I must admit to not having heard much of The Felice Brothers’ music prior to this show. Regular listeners to 91.9 WFPK are likely familiar with their new single “Fire at the Pageant,” the hypnotic, chaotic folk song about a man risen from the dead. This song pumps me up so much that, despite not having heard anything else, as soon as I heard they would be performing at Zanzabar, I knew I had to go.
Last night’s show opened with a performance by Gill Landry, guitarist for Old Crow Medicine Show. Mr. Landry, dressed in black, smiled out at the audience as he crooned country ballads, accompanied by fiddle and drums (I, unfortunately, did not catch the names of those playing with him.) His voice echoed soulfully through the room; it could not fail to move anybody who was listening (note: only about half the audience actually appeared to be listening, judging by the dull roar around me).
After an impressively quick turnaround, Frontier Ruckus took the stage. Hailing from Michigan, they come across as your typical indie folk-rock band – and I don’t mean that as a criticism. While heavy on the guitar and banjo, the sound was spiced up by the musical stylings of Zachary Nichols, who deftly alternated between trumpet, melodica, mini-keyboard, and musical saw. This aspect is what defines this band’s uniqueness compared to other similar groups. The highlight of the set, for me, was a song they introduced as being “about our favorite insect, which is currently facing seasonal extinction.” “Silverfishes” really showcases the David Jones’ abilities on the banjo, which juxtapose beautifully with Nichols’ trumpet.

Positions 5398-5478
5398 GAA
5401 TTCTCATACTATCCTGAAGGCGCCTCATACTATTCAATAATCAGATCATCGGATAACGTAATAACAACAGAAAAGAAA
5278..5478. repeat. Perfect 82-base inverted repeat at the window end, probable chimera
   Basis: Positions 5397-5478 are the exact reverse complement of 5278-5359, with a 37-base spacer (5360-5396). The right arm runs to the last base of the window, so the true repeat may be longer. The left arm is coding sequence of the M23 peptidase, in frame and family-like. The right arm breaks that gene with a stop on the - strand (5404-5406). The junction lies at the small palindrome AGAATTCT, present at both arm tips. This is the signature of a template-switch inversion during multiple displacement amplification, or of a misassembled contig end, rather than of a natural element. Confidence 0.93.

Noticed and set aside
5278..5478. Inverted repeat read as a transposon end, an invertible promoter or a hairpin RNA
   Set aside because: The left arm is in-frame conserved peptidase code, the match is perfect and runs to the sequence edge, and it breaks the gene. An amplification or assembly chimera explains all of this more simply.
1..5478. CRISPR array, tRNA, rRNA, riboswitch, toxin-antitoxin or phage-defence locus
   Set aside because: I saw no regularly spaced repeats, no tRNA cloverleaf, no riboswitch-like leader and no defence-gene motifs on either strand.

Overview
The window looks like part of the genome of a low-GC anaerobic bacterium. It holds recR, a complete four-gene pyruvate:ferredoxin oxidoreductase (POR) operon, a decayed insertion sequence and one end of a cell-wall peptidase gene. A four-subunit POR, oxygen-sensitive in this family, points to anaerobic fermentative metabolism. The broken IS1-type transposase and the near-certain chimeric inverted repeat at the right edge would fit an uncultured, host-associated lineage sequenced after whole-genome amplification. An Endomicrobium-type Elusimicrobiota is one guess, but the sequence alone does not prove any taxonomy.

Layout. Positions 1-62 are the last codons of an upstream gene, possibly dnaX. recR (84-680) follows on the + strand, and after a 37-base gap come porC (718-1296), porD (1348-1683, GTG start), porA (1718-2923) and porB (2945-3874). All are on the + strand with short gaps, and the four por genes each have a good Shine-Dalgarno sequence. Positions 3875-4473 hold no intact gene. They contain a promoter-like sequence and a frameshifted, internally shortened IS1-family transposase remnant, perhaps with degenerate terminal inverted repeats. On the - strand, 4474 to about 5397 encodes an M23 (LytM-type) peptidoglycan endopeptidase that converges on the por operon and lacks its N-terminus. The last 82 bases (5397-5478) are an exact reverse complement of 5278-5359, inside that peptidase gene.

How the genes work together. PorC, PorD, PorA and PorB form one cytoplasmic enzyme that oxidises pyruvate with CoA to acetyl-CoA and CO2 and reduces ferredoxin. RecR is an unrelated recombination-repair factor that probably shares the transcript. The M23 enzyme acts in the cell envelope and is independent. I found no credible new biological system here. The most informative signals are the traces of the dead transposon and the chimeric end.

Up next: The Felice Brothers! Touring in support of their new album “Celebration, Florida,” they jumped right into it with “Honda Civic.” The crowd, which seemed in general much more familiar with the band than I was, jumped and danced and sang along throughout the entire show. I suppose it would have been helpful to know more of their music, for there was one fatal flaw: the sound quality was terrible. Everything had been fine during the opening acts, but for the Felice Brothers the sound was so loud with the bass and drums turned up so much that everything was accompanied by a constant loud buzz. As I remarked to my friends: “I see someone playing a fiddle. I see someone playing a guitar. How come all I hear is bass and drums?” One of my friends confirmed: he had seen them at Headliners and assured me that they are fantastic, if you can hear properly.
The sound problems, however, were not the fault of the band, who did put on a great show (especially when the fiddle, accordion, and keyboards managed to shine through the buzz). The highlight of the set? “Fire at the Pageant.” What can I say? It’s why I went. This was the second song in the set (a little earlier than I would have liked, but this is just my preference), and I could not help but jump and shout along as they broke into the utterly raucous chorus. It was beautiful. Second place goes to their performance of “Ponzi,” in which they depart from their more traditional folk sound to explore electronic influences. The crowd energy was palpable as everybody started jumping and gyrating.
Overall, it was a fantastic show. I had never been to Zanzabar before, and I see the appeal as a concert venue: small and intimate, the sound fills the room and allows the band to play off the energy of the crowd and vice versa, feeding each other to produce a truly transcendent music experience. At least, I imagine that’s how it would have been if the sound had been fixed.
Photos: Matt Isaacs
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